In 2014, a quarter century since the collapse of the Berlin Wall, the people of Ukraine wrested from a discredited regime another chance to remake their nation. In the wake of the people’s uprising, Ukraine has earned the renewed attention and respect of the major advanced democracies. It will now be incumbent on the Ukrainians to tap into their own strengths and the good will of their friends, to forge a new economy that will underpin a robust democratic state. In a virtuous circle, the state, and the rule of law it implies will enable growth thus creating a unique chance to reimagine Ukraine’s economic model in its entirety.
No two countries have traveled the same road of the post-Soviet transition, and none of the roads has been smooth. The latest transformation of Ukraine was sparked by the desire of its people to expedite integration in the European economic space. A trade-enhancing agreement with EU emerged as the symbol of that drive. However, Ukraine is returning to the global marketplace on the other slope of the economic cycle: it was first thrust into global market in the early 1990s, when the global economy was on a major upswing, the nascent European single market next door felt buoyant, the Russian market held the promise of immense riches, and the global credit supply was abundant. The world that Ukraine is rejoining today is different from the one it faced in the wake of the first Orange Revolution. The regional and global marketplace reflects several years of financial crisis, diminished demand for basic commodities, new patterns of production, financing and consumption. Ukraine’s erstwhile niche as a supplier of high-volume energy-intensive commodities to other emerging markets has run its course.
Given the rift with Russia and overall loss of competiveness, trade alone will likely be an insufficient engine for growth. According to the OECD, Ukraine’s merchandise exports declined in 2014 by over 14% compared to the same period in 2013, while merchandise imports plummeted by almost 30%. Even with this decline in trade, in January 2015 Ukraine notified its WTO partners of an import surcharge of 5-10% of the customs value of imported goods, with exemptions for hydrocarbons, some essential medicines and medical devices. If foreign trade remains depressed, what other drivers are available to the Ukrainian economy? Given the constraints of the IMF support, the answer lies in a combination of privatization and strategic allocation of limited resources available domestically and from international institutions, to sectors that can support Ukraine’s regional competitiveness.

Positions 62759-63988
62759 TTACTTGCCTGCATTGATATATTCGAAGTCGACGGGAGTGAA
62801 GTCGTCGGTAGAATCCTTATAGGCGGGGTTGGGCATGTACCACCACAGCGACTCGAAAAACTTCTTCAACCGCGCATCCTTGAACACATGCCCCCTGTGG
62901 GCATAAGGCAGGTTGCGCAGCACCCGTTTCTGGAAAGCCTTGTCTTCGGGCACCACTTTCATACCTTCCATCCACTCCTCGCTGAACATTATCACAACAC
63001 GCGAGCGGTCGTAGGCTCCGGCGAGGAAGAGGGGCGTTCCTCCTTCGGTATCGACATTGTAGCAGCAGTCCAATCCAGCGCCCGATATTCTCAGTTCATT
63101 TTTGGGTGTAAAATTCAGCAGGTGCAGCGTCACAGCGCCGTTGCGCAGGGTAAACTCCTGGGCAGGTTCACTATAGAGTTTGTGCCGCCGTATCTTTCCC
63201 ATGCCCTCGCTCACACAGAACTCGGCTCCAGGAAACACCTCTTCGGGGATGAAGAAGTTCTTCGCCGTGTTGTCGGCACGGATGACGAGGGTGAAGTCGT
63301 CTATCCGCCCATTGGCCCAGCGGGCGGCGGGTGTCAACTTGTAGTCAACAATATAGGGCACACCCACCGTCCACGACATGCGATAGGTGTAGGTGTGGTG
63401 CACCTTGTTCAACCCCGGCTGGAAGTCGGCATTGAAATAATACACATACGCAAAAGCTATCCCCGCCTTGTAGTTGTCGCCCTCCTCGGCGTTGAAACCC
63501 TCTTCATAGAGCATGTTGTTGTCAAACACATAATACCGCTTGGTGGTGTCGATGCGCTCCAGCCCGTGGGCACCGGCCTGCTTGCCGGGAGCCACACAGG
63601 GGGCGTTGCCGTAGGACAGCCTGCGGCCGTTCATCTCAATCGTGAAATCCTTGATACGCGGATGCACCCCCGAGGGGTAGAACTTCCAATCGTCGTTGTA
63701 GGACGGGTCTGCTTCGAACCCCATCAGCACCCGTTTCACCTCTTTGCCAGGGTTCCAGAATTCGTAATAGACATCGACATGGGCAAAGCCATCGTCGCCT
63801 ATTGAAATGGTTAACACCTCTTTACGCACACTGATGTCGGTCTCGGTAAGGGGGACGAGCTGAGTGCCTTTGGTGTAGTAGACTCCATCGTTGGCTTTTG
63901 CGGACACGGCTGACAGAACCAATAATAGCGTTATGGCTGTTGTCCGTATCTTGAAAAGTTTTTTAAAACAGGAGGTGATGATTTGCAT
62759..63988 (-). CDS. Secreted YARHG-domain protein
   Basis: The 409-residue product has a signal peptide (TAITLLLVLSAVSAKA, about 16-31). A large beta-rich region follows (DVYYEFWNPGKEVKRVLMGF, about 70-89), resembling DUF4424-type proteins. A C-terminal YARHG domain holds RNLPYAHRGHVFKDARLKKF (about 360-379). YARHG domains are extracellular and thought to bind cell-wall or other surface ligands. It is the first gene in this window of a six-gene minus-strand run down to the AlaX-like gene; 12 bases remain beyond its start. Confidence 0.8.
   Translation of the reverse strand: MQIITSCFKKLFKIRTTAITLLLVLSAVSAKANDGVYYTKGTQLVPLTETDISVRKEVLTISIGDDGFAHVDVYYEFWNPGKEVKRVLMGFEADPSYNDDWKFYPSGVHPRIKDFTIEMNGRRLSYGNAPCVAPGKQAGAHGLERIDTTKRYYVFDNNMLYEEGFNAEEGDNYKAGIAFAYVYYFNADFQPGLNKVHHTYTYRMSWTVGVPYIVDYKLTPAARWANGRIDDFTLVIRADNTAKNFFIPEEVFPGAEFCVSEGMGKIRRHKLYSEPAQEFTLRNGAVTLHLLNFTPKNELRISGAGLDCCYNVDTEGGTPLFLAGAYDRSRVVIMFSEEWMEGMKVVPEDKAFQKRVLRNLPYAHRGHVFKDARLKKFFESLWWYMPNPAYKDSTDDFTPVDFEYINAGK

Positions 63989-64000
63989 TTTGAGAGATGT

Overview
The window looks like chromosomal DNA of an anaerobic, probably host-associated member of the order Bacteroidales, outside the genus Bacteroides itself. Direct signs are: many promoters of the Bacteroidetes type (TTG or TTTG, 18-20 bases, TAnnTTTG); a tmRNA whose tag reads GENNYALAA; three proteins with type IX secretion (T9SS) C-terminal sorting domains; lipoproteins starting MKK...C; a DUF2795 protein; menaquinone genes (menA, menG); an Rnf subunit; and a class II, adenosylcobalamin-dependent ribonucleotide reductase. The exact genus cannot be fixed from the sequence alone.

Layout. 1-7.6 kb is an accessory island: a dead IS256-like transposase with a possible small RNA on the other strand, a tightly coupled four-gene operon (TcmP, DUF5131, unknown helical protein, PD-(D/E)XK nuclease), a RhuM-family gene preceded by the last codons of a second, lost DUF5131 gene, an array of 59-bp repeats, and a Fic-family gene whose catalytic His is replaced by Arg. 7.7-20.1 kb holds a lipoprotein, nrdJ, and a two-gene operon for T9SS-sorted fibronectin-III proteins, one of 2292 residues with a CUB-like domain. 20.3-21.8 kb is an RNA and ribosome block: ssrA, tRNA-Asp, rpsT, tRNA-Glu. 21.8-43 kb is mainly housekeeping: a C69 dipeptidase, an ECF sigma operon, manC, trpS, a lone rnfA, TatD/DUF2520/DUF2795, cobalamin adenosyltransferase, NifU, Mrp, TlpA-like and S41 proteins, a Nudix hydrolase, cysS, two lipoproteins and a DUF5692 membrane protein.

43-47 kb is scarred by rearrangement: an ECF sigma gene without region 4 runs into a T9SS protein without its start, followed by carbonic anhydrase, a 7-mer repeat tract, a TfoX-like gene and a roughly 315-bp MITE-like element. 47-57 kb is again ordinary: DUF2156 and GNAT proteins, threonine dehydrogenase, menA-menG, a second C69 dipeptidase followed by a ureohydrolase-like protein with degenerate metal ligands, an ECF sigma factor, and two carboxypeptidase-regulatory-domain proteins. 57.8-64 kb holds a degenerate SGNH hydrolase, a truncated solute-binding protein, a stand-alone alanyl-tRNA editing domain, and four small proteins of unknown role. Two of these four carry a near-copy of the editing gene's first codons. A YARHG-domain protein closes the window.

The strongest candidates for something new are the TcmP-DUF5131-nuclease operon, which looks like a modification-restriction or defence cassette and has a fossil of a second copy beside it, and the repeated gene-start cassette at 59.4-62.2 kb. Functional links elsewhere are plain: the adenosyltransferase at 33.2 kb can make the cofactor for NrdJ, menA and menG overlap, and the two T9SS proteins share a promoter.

Deregulation has to be front and center to reduce the cost of capital formation and bring out entrepreneurship amongst the Ukrainian population. Without deregulation, privatization will not produce robust growth since private investors will not be able to grow the assets they acquire. Just in agribusiness there are literally hundreds of permissions and procedures that can only be justified by rent-seeking. Ukrainian labor code is hobbled by the legacy of the Soviet times. There is a lot that can be done to reduce the cost of government. While privatization will reduce the pressure on the budget and bring better management to some companies, it will take a long time before the assets are fully restructured and begin contributing to growth and employment.
As the bureaucratic dross is being cleaned up, and state-owned entities prepared for the market, it is essential to mobilize the country’s human resources behind a vision of future growth that corresponds to the realities of today’s economy, not the memories of the global credit bubble. Longer-term investors too will come if they can buy into an economic vision offered by the new Ukraine.
This is where the global business community can make another important and immediate contribution. We should offer to the Ukrainian policy-makers and to business an honest assessment of the global and regional trends with the goal to help identify where Ukraine has a better chance of leapfrogging a few transition stages. What are the areas where Ukraine can create domestic supply that feeds into the international demand? It is unlikely that investing in legacy industries will turn them around if it has not happened over the last 20 years.
Should Ukraine strive to revive highly energy-dependent smokestack manufacturing in the expectation of a pick-up in global demand for commodities or create or put all the resources into the best broadband capacities in the region? Is the future of Ukrainian agriculture in volume production or specialty crops? The government has to hear from business about the likely scenarios for the next 5-10 years when the investments and reforms of today will pay off in sustainable economic growth. The resources inevitably spent on post-conflict reconstruction can provide the valuable domestic demand in a concentrated way. Healing and growth should be part of the same political vision. If it seizes the moment, Ukraine can emerge as a major contributor to regional and global growth taking full advantage of the trading arrangements for which it has paid a heavy price.
Author: Gary Litman, Vice President, International Strategic Initiatives, U.S. Chamber of Commerce, Washington, D.C.
Image: An employee stands near gas pipes at Oparivske gas underground storage in Lviv region September 30, 2014. REUTERS/Valentyn Ogirenko